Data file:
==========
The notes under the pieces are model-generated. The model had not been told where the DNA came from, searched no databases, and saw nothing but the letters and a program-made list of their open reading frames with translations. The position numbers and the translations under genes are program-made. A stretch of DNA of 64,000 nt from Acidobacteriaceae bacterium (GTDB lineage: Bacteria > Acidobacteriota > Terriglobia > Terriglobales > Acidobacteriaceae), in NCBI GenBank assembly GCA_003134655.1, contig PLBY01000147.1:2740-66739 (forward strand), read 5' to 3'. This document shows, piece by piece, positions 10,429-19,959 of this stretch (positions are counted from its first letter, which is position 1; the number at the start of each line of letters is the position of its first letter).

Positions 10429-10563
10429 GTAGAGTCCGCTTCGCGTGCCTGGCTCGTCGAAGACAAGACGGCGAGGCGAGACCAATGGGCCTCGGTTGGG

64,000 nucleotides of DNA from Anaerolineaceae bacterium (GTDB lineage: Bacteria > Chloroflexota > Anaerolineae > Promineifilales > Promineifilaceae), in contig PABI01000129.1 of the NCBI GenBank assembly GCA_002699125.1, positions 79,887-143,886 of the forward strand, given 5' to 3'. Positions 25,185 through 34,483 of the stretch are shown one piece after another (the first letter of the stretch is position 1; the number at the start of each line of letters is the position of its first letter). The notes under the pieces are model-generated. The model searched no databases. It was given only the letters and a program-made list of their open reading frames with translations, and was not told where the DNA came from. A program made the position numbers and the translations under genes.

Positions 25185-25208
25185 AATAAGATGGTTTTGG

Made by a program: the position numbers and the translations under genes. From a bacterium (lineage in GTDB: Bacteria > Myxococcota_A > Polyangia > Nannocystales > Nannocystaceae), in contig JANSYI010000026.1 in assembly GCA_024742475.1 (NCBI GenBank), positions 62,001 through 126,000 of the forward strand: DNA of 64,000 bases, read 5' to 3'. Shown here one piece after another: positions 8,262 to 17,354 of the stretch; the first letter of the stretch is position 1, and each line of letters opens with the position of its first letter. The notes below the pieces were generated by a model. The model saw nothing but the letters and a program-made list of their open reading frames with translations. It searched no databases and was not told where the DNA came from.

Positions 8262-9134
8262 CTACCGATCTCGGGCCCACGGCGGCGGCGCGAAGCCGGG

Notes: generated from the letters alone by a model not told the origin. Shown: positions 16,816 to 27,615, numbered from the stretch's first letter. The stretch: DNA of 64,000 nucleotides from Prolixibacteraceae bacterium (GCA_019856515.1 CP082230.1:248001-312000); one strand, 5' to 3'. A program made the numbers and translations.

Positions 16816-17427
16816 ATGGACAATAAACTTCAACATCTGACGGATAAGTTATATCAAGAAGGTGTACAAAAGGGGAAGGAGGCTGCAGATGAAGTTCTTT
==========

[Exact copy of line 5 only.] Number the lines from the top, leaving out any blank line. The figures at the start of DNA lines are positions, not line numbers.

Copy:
Positions 25185-25208